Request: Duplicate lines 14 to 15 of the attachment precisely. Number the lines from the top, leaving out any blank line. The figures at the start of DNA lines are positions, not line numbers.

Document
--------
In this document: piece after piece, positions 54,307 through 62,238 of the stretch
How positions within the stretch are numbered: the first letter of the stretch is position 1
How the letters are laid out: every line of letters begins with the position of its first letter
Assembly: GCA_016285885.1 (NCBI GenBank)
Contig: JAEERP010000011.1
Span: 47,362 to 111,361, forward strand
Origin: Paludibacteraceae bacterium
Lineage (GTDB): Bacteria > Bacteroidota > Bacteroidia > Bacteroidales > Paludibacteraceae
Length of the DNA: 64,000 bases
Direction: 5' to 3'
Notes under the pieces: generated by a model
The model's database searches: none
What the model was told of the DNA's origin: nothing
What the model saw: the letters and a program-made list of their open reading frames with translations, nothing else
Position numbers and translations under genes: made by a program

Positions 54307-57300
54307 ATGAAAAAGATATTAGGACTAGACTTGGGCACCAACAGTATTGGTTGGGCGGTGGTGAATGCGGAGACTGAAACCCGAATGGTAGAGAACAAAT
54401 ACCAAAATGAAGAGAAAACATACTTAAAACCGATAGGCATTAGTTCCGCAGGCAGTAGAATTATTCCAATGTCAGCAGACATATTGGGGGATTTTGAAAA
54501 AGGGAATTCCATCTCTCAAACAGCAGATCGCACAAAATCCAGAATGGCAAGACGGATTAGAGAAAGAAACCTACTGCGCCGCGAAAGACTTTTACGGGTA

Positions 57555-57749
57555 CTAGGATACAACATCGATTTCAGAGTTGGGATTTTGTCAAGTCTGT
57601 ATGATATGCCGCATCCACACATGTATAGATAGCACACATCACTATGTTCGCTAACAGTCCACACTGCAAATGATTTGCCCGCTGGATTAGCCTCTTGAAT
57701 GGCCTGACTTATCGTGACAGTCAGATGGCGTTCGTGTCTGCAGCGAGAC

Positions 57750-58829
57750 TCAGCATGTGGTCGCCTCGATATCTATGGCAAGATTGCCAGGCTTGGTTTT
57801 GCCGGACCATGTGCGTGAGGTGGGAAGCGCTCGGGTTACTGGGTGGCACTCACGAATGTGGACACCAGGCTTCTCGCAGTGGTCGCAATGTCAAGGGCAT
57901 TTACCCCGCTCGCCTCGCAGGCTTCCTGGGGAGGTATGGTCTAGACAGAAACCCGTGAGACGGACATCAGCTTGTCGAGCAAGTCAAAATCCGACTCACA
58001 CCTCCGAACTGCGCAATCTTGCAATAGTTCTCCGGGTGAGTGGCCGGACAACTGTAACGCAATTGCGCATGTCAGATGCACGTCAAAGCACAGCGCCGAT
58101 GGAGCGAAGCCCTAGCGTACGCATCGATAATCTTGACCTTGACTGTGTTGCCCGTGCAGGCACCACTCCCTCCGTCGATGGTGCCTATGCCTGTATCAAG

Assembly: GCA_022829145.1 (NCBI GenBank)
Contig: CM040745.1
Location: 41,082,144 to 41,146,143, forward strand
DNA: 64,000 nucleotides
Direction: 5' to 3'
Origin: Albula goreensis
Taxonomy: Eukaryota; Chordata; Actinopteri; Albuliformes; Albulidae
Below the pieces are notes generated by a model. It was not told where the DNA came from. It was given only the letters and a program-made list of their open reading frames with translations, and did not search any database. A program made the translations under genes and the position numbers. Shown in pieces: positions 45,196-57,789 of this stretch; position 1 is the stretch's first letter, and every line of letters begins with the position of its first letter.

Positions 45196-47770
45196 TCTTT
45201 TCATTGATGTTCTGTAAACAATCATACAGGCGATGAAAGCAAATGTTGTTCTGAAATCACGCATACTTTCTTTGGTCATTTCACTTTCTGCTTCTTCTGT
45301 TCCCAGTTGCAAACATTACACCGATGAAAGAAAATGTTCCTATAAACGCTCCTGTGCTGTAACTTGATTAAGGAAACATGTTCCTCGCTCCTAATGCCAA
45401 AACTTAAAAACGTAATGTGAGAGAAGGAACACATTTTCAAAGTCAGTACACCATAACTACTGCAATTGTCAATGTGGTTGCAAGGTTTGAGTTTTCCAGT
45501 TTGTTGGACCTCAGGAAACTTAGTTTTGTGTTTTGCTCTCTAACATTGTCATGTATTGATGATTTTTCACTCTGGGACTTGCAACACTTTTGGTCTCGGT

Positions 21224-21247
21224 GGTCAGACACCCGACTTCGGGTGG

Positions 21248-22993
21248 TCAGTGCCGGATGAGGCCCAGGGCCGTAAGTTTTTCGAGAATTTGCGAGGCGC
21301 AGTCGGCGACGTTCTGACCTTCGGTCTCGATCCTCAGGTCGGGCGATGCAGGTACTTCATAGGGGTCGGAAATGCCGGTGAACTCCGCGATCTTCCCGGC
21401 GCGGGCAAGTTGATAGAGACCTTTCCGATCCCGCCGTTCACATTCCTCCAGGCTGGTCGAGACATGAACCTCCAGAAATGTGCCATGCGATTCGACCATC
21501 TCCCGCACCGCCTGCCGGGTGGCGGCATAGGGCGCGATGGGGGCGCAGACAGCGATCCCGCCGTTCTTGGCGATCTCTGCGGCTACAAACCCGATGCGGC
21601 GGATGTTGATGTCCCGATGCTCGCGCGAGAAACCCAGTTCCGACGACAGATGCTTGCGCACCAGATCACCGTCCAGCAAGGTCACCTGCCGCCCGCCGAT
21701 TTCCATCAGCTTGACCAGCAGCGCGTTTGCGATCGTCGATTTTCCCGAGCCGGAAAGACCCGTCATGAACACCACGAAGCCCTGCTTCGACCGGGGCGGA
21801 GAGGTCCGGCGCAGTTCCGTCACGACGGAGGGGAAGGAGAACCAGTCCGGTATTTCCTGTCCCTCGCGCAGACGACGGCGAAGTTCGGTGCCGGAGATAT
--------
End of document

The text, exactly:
What the model saw: the letters and a program-made list of their open reading frames with translations, nothing else
Position numbers and translations under genes: made by a program